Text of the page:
Church of St. John of St. Paul


Choir 1914
Choir - 1914

Choir - 1997

Gregorian Chant

Gregorian Chant Schola - 1997

Gregorian Chant is the liturgical chant of the Roman Catholic Church, and is named after Pope St. Gregory I (“The Great”), who reigned from 590 to 604.  One traces its roots to the Jewish synagogue; one notes a strong Jewish influence in many early chant texts that are taken from the psalms.  Moreover, the Church’s Hours of Prayer (The Office) are modeled after the prayer hours of the Jewish synagogue.

Early development of Gregorian Chant took place in the East, especially Jerusalem and Antioch.  During the reign of Pope Damasus I, who reigned from 366 to 384, the center of chant’s development shifted to Rome.  He was the first of the popes to start a chant cycle for the liturgical year.  Pope St. Gregory did much to organize chant.  Under him the type of chanting was fixed for centuries to come.  Legend has it that he was actually instructed by the angels in the methods of chant.  From the 14th to the 19th centuries the melodies and rhythmic interpretations of chant began to deteriorate.  At the same time, we note an increase in the prevalence of polyphonic music settings (hymns, and parts of the Mass).

The return to the correct medieval interpretations of Gregorian Chant is due largely to the Benedictine Monks of Solesmes, France, particularly Dom Gueranger.  The process began in 1833 at a time when each diocese in France had its own books for the celebration of the Mass, none of which were approved by Rome; Solesmes was alone in celebrating the approved Roman Rite.  Dom Gueranger realized that any restoration must begin with chant, for it is the authentic expression of the texts of the Latin Liturgy.  In 1904 Pope St. Pius X issued his Motu Proprio in which he declared that the Gregorian melodies were to be restored in their integrity and identity after the authority of the original manuscripts.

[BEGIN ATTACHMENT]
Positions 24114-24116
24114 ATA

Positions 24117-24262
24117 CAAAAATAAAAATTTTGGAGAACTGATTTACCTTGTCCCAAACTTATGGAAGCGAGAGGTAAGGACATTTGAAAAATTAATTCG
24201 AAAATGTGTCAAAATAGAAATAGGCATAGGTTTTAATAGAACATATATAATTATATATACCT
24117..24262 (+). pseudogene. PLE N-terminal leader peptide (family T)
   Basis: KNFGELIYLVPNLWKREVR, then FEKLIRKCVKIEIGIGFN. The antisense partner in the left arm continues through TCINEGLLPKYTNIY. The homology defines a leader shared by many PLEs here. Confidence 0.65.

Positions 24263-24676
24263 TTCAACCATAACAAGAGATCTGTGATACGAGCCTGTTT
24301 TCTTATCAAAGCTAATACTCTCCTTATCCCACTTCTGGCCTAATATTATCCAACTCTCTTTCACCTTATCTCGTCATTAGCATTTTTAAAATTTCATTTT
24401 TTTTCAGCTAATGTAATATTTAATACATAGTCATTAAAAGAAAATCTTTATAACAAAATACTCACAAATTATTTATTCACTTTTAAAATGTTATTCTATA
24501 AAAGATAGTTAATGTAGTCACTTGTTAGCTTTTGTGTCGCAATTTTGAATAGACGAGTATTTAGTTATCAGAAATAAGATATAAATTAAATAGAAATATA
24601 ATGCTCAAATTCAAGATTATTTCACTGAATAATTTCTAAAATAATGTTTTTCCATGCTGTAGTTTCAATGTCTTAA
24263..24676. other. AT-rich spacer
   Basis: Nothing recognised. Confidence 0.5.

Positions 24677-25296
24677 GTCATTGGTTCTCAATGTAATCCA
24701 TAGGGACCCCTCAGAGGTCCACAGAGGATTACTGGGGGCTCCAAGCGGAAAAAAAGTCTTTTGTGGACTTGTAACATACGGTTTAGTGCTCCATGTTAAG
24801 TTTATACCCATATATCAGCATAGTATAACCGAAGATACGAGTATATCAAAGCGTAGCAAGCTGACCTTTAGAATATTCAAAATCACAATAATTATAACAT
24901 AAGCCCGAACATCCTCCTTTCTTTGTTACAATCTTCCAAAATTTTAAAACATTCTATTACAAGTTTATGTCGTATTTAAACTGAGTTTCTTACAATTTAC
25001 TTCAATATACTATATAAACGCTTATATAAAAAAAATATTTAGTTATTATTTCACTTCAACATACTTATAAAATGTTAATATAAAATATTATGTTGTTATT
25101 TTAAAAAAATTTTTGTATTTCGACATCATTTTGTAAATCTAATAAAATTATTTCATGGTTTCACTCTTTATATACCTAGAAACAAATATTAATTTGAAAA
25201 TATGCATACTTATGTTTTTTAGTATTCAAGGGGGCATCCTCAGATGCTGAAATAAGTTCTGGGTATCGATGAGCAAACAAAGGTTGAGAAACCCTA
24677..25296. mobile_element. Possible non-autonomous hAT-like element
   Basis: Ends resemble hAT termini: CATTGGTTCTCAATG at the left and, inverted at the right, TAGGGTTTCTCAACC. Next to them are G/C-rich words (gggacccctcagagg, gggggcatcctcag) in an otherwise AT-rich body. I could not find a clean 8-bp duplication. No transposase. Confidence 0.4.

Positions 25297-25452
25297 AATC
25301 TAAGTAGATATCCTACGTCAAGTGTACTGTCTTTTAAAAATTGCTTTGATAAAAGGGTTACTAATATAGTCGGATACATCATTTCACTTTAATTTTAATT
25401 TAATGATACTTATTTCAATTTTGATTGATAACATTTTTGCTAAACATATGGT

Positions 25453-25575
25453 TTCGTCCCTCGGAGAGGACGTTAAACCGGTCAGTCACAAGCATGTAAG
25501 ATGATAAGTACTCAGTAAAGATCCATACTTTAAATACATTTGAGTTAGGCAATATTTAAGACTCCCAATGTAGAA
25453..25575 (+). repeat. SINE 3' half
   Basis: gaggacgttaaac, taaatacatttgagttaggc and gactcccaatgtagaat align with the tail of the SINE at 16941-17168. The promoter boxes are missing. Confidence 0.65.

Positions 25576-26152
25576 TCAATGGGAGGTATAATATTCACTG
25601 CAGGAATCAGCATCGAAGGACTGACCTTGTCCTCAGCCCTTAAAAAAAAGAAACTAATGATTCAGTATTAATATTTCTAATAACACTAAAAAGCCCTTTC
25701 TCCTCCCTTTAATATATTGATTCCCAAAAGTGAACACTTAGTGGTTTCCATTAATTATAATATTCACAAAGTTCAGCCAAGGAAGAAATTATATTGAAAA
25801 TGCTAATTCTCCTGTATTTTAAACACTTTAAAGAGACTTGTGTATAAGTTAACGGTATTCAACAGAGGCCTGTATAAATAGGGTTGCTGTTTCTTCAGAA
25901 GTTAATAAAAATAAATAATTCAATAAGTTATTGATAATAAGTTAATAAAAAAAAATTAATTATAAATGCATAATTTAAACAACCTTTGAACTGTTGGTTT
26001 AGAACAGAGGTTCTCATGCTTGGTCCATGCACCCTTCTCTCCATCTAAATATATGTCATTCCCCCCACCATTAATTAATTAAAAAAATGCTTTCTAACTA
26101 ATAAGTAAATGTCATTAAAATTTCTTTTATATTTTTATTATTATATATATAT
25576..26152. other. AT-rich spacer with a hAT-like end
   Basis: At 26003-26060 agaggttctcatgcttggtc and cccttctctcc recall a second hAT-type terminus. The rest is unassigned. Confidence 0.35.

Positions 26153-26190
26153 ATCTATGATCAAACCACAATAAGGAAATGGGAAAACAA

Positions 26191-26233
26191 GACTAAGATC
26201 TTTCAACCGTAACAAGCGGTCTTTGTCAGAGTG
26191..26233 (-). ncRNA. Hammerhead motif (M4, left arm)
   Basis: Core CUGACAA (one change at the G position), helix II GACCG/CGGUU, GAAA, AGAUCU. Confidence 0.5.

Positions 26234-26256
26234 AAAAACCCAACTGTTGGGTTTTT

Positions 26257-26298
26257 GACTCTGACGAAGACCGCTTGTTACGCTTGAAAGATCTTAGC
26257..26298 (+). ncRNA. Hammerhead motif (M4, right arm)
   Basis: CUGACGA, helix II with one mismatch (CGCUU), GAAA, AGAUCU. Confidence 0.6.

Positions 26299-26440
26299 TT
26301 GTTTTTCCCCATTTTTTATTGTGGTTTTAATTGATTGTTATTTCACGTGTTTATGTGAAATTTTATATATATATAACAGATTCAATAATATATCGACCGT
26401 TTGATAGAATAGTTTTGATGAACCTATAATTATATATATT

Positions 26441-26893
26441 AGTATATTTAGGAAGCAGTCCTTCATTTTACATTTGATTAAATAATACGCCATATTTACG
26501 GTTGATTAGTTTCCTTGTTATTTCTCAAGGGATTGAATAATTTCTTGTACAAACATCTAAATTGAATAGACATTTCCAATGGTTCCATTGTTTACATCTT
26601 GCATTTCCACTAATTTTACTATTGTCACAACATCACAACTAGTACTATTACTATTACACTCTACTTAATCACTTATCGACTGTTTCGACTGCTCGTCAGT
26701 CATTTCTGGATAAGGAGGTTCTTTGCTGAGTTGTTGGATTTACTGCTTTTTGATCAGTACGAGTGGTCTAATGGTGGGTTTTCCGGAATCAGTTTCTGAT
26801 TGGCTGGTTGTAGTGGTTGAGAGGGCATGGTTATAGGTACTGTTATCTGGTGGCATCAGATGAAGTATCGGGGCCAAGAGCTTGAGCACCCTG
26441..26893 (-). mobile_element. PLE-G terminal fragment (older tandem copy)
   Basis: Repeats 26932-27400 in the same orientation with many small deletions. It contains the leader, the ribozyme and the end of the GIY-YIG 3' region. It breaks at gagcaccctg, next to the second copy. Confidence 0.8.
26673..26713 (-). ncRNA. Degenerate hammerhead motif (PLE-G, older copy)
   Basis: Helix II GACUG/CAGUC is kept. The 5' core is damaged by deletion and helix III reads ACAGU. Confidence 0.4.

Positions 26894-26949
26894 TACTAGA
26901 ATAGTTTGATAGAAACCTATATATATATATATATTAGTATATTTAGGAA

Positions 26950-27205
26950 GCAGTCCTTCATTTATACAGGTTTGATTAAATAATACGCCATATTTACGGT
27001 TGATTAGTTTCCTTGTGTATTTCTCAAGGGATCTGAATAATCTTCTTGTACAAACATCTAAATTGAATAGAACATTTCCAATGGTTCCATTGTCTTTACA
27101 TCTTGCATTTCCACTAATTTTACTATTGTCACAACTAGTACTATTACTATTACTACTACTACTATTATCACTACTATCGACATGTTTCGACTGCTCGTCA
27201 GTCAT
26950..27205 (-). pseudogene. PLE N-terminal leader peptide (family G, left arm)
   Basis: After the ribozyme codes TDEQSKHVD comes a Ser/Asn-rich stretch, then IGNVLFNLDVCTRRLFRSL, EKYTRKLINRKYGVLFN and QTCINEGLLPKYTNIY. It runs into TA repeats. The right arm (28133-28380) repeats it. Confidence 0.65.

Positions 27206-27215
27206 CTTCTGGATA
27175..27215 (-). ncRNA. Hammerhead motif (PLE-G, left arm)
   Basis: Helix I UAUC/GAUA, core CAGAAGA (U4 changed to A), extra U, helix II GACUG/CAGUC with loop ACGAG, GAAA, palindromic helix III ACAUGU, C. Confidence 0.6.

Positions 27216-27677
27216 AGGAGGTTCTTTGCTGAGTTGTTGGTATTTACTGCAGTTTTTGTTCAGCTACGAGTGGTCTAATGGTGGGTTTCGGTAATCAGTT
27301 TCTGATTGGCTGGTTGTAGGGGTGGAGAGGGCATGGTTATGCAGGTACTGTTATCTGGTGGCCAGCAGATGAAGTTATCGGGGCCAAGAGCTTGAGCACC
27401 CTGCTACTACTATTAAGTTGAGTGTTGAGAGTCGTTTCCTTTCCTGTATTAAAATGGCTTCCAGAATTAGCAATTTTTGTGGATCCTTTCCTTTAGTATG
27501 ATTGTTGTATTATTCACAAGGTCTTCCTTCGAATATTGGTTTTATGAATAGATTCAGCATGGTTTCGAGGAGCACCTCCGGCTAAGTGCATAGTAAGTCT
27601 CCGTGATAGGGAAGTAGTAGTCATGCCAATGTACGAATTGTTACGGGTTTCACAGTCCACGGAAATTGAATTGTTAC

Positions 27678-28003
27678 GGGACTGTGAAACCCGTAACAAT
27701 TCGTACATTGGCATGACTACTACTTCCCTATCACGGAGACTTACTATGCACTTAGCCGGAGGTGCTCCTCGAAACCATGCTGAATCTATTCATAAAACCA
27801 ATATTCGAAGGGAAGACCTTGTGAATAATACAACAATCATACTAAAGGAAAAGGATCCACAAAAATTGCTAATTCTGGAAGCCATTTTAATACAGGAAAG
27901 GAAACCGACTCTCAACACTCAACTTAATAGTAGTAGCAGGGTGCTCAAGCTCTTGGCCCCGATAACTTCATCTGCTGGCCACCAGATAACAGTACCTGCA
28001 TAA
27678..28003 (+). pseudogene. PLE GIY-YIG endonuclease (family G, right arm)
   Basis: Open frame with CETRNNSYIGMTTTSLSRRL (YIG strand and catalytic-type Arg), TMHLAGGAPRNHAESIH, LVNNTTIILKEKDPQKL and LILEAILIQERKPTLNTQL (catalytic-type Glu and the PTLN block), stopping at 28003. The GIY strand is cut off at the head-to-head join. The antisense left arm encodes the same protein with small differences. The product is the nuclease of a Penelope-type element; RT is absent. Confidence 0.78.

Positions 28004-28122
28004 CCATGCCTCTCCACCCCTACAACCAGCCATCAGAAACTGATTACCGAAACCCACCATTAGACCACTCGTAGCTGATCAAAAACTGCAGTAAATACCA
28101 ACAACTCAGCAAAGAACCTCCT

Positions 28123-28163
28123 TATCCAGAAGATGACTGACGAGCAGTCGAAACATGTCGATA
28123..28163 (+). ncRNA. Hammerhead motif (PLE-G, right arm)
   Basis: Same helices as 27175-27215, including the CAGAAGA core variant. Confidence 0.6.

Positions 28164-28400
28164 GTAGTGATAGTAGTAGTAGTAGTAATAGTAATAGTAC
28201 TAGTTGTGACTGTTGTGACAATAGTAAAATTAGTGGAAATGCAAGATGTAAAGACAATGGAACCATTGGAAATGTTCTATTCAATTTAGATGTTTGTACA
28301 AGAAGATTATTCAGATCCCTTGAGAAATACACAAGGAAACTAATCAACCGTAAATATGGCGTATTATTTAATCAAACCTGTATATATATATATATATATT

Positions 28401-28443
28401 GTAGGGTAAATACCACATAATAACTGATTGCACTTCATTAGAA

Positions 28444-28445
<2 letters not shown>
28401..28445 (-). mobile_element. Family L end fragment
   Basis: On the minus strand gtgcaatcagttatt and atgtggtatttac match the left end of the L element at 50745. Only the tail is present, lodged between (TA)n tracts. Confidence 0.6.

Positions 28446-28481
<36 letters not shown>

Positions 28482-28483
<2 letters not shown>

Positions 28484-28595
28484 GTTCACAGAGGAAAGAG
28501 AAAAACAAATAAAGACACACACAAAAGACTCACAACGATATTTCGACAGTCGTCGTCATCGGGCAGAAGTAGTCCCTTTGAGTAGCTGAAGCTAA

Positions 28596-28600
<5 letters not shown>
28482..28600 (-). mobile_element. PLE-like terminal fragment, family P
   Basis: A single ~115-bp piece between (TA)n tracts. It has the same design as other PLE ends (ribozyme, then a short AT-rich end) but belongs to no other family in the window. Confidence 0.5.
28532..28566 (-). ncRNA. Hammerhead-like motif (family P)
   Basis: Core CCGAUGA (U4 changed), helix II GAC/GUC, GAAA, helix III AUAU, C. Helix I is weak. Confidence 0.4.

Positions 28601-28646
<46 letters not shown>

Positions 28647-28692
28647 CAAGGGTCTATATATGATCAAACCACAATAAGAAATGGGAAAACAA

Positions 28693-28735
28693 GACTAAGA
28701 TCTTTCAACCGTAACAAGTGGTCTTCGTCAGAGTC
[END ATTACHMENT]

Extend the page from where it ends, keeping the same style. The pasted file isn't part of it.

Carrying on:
Today the restoration process of Gregorian Chant goes on at Solesmes, and the papacy has directed them to produce all of the official revised chant books.  An example of a recently released book is the Gregorian Missal (released in 1990) which includes all chants and prayers, in both Latin and English, for the Masses on Sundays and Holydays, according to the new and revised rites.

In the 1960’s Gregorian Chant was largely abandoned due to incorrect and faulty personal interpretations of Vatican II by liturgists and diocesan liturgy committees and commissions. Vatican II’s Constitution on Sacred Liturgy, dealing with sacred music, said that Gregorian Chant is to have “pride of place” in the Catholic Liturgy and the people are to be taught chant.  In April of 1974 the Sacred Congregation for Divine Worship sent a letter and a copy of Jubilate Deo (a small booklet of Gregorian Chant, organized by Pope Paul VI, containing a minimum selection of chants that each parish should be able to sing) to every bishop in the world.  The letter explained to liturgists how to give it the pride of place it demands, and how to teach it in each parish.  The following is a quote from the new Catechism of the Catholic Church.  “The musical tradition of the universal church has created a treasury of inestimable value which surpasses the other arts, owing above all to the fact that, as sacred song joined to words, it comprises a necessary or integral part of solemn liturgy.” (Sacrosanctum Concilium)

We, at St. John’s, are attempting to follow the wishes of the Vatican, and its Sacred Congregation for Divine Worship.  The large choir, under the direction of Mary Smisek, sings the Kyrie, Sanctus, and Agnus Dei, from the Jubilate Deo, each Advent and Lent at the 9:00 a.m. Mass on Sunday, as well as various chant hymns.  Also the parts of the Benediction of the Blessed Sacrament are sung in Latin.  Most importantly, St. John’s has been truly blessed to have had pastors, in Frs. Fink, Dolan and Welzbacher, who have promoted sound, orthodox liturgies and good music in accordance with the desires of the Vatican.

This fall the Gregorian Chant Schola at St. John’s will begin its eighteenth year together as a group.  It consists  very dedicated and talented men who are also members of the large choir.  As its leader, I grew up singing chant.  At St. Bridget’s Grade School, in Minneapolis, in the 1960’s, the good Sisters of St. Benedict taught Gregorian Chant to the students.  Each Friday, at the school Mass, the entire school would gather and sing The Mass of The Angels (VIII).  Also, each class would take turns singing the Gregorian Chant Requiem Mass at funerals.  More recently I have been a member and substitute conductor of the St. Agnes Chant Schola. I am much indebted to its leader, Mr. Paul LeVoir, and the former pastor of St. Agnes, Msgr. Richard J. Schuler, for the wealth of knowledge I have acquired about chant.